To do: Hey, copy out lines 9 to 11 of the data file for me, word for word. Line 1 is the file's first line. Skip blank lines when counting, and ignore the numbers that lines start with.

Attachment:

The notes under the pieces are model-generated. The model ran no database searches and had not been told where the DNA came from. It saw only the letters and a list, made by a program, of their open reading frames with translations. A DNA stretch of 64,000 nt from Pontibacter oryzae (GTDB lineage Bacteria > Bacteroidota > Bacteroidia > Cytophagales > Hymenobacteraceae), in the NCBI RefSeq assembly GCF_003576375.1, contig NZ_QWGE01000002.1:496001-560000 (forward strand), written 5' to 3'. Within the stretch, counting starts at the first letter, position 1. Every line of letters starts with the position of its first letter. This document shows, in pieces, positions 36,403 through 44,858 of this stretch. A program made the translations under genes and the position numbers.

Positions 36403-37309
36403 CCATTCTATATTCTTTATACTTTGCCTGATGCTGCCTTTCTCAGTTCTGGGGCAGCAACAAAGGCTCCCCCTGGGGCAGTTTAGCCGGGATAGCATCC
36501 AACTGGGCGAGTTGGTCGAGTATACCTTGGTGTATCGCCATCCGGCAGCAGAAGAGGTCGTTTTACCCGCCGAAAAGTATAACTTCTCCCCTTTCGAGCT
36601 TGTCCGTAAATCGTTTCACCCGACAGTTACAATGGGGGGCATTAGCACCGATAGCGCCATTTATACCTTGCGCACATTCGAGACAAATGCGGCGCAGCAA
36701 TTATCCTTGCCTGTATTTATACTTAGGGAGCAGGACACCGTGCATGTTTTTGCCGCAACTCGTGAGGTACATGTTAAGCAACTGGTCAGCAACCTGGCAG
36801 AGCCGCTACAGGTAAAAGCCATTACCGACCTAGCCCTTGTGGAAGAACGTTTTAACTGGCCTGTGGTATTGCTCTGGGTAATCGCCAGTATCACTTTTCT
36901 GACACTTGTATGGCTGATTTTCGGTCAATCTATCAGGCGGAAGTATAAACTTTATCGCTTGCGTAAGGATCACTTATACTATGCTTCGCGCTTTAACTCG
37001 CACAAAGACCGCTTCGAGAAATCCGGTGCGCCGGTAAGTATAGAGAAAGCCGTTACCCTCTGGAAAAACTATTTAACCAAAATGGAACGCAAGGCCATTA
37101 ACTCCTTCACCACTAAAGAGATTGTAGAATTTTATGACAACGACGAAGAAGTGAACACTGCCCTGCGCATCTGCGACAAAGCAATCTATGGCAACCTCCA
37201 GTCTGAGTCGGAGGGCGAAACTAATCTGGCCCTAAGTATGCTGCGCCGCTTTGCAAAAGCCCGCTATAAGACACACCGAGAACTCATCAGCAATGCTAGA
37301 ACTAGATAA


37001 CACAAAGACCGCTTCGAGAAATCCGGTGCGCCGGTAAGTATAGAGAAAGCCGTTACCCTCTGGAAAAACTATTTAACCAAAATGGAACGCAAGGCCATTA
37101 ACTCCTTCACCACTAAAGAGATTGTAGAATTTTATGACAACGACGAAGAAGTGAACACTGCCCTGCGCATCTGCGACAAAGCAATCTATGGCAACCTCCA
37201 GTCTGAGTCGGAGGGCGAAACTAATCTGGCCCTAAGTATGCTGCGCCGCTTTGCAAAAGCCCGCTATAAGACACACCGAGAACTCATCAGCAATGCTAGA